Oil and Gas Giants Will Gather to Set Emission Target Plans

Oil and gas giants are getting ready to hold annual shareholder meetings in the upcoming weeks. The world’s largest corporate emitters are under pressure to set short, medium, and long-term emission targets. Their targets should be consistent with the Paris Agreement.

Nearly 200 countries have signed landmark climate agreements. However, no oil and gas company has met Paris’s consistent emission reduction targets or investment levels in five years. The deal is widely regarded as essential to avoid an irreversible climate crisis.

Norwegian company Equinor and American oil producer ConocoPhillips will hold their annual shareholder summits on Tuesday. The annual general meeting of BP and the US refinery Phillips 66 will be held on Wednesday. The US oil giant Chevron will hold its annual public meeting on May 26.

First, an Anglo-Dutch oil giant Royal Dutch Shell will present its zero-net transition plan to its shareholders on May 18. People inside and outside the energy industry increasingly worry about the industry’s stubborn dependence on fossil fuels.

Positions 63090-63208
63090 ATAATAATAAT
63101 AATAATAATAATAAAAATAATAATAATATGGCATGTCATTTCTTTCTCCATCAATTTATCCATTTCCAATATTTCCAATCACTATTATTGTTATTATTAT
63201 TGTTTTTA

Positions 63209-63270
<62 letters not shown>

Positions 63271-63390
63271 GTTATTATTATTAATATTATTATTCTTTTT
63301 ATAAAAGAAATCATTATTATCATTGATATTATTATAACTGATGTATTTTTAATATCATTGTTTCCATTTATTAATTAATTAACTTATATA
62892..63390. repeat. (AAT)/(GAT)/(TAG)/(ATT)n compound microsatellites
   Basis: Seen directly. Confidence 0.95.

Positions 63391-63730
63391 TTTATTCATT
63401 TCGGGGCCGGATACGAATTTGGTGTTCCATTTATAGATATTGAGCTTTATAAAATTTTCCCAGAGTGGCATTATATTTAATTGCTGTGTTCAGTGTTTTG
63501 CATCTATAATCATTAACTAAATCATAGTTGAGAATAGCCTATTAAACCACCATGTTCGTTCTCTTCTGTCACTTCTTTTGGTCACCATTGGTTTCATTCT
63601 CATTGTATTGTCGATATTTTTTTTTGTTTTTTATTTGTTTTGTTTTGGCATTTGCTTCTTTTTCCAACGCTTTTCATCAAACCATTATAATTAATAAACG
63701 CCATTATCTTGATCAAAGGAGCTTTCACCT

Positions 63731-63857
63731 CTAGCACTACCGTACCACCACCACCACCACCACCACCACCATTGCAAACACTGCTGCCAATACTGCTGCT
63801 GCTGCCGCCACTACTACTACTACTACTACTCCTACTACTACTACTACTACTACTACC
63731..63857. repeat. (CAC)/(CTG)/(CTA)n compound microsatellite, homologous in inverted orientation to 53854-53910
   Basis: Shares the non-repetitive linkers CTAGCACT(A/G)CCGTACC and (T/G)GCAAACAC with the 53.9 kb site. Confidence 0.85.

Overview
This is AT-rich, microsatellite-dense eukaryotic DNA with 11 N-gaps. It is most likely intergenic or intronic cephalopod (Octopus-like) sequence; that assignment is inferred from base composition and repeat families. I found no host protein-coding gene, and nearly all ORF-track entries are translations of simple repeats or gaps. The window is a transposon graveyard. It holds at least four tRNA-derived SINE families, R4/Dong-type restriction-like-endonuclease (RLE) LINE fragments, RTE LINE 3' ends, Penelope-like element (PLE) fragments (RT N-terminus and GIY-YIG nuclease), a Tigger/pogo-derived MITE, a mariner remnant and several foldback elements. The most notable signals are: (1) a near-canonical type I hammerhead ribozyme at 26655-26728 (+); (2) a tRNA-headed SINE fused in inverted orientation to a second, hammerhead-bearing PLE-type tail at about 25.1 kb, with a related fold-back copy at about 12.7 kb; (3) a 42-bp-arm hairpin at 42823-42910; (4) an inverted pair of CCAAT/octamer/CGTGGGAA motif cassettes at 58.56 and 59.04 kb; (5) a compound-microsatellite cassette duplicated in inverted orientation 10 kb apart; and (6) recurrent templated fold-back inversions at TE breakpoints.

How Shell Considers Developing Its “energy Transition Strategy” Plan?


At the beginning of this year, Shell published its “Energy Transition Strategy.” It frameworks the company’s plan to achieve net-zero emissions by 2050. The plan’s goal is to reduce net carbon emissions by 6% to 8% by 2023 compared to 2016 levels. Moreover, by 2030, the target will jump to 20%, by 2035 to 45%, and by 2050 to 100%.

Shell has not promised to achieve the same absolute emission target as Paris by 2030. Climate activists and investors have not ignored this omission.

There have been four unsuccessful attempts to encourage investors to vote on its climate resolutions at Shell’s annual general meeting. Thus, even more voters and supporters are needed to increase Shell’s actions towards the net-zero emission plan.

In 2016, only 2.7% of investors supported the ‘Follow This’ climate initiative at Shell’s annual shareholder meeting. However, by 2020, this number has climbed to 14.4%.

Shell has stated that it will release a strategic update every three years until 2050. Starting from 2022, Shell will also conduct an advisory vote on the progress of its plans and goals every year.

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